Off-label Prescribing in Medicine – GH Notable Exception!

Off-label Prescribing in Medicine – GH Notable Exception!

The practice called "off-label" prescribing of medications is entirely legal and very common.[1] It may come as a surprise to many people that the FDA regulates only drug approval, not drug prescribing, and thus doctors are free to prescribe a drug for any reason they think is medically appropriate.[2]
Many patients benefit when they receive drugs or devices under circumstances not specified on the label approved by the Food and Drug Administration (FDA), and legal authorities recognize physicians’ discretion to prescribe products off label.[1]
"Off-label" means the medication is being used in a manner not specified in the FDA's approved packaging label or insert. Every prescription drug marketed in the U.S. carries an FDA-approved label. The drug label of FDA-approved drugs gives information about the drug, including the approved doses and how it's to be given to treat the medical condition for which it was approved. The information on the drug label is based on results of clinical studies that the drug maker submitted to the FDA as part of the drug approval process.
When a drug is used in a way that is different from that described in the FDA-approved drug label, it is said to be an "off-label" use.[3] This can mean that the drug is used for a different disease or medical condition, given in a different way (such as by a different route), or given in a different dose.[3]
Off-label is also called "non-approved" or "unapproved" use of a drug.[3] However, this is not the same as illegal. Reasons for off-label use of a drug may be new medical research discoveries that substantiate a new benefit of a given drug, but the pharmaceutical company producing the drug has not put it through the formal, lengthy, and often costly studies required by FDA to officially approve the drug for new uses.[3]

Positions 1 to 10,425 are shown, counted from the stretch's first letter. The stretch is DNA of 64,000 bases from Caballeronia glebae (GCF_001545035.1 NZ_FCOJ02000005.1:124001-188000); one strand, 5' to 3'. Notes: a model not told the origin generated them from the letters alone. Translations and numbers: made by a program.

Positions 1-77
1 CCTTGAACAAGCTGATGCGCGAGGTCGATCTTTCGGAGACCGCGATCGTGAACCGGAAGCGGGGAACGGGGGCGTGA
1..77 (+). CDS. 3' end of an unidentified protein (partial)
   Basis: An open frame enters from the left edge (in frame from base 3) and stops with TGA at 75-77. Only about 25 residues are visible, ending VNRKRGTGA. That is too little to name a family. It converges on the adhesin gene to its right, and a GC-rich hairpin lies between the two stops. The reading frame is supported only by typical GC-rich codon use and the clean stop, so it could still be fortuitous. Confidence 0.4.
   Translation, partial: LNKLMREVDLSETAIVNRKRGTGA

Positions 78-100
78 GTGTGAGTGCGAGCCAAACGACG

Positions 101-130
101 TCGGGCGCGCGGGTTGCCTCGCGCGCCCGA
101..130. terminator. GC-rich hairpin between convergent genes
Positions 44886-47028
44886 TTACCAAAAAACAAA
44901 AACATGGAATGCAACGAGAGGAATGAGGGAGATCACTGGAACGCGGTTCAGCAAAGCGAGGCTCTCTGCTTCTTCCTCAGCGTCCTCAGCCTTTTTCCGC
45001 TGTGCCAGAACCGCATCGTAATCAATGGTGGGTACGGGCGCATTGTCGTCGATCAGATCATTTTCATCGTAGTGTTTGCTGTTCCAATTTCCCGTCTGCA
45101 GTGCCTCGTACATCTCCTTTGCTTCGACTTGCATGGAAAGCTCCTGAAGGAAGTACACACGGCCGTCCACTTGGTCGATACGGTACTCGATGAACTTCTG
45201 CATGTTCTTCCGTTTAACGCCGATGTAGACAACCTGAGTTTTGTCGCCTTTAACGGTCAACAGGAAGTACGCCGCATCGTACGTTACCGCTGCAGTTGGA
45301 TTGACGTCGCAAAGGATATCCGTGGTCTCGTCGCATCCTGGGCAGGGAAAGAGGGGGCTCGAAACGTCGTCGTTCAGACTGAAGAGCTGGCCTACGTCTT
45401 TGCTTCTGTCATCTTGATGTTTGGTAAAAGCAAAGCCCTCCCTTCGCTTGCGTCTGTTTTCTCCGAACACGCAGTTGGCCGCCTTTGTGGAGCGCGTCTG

In the existing regulatory framework, once the FDA approves a product for marketing, physicians may prescribe it for indications or patient populations not included on the label.[1] Physicians may also prescribe drugs at dosages not specified on the label.[4]
Omission from the approved label does not mean that the FDA disapproves of an off-label use, it simply indicates that the agency has not reviewed that use. Of course, like other parts of medical practice, off-label prescribing can lead to malpractice liability if it fails to conform to accepted standards of care.[1]
Importantly, GH is the only legal drug for which off-label prescribing is currently prohibited by US federal law, 21U.S.C.§333(e) in two circumstances; for anti-aging purposes and for enhancing athletic performance. This is why Dr. Pierce at Ageless Forever will not prescribe GH unless a patient is truly GH deficient, as established by provocative testing combined with a comprehensive medical examination.

GH use in medical research 

Clinical practice and medical research are two different worlds. While off-label prescribing of GH is illegal in clinical practice, GH and its effects are actively being investigated in clinical trials to advance scientific understanding of its mechanisms of action and potential future applications in medicine. This use of GH in medical research is legal, even if it covers potential effects of GH treatment on parameters related to aging and athletic performance. 
In our News Blog here on AgelessForever.net we report on the latest findings in medical research, including those on GH. This should absolutely not be construed as an endorsement for off-label use. It is for educational purposes only. 
1. Dresser, R. and J. Frader, Off-label prescribing: a call for heightened professional and government oversight. J Law Med Ethics, 2009. 37(3): p. 476-86, 396.
2. Ventola, C.L., Off-label drug information: regulation, distribution, evaluation, and related controversies. P T, 2009. 34(8): p. 428-40.
3. FDA Understanding Investigational Drugs and Off Label Use of Approved Drugs. Avaliable at http://www.fda.gov/forpatients/other/offlabel/default.htm (accessed Jan 20, 2015).
4. Dresser, R., The curious case of off-label use. Hastings Cent Rep, 2007. 37(3): p. 9-11.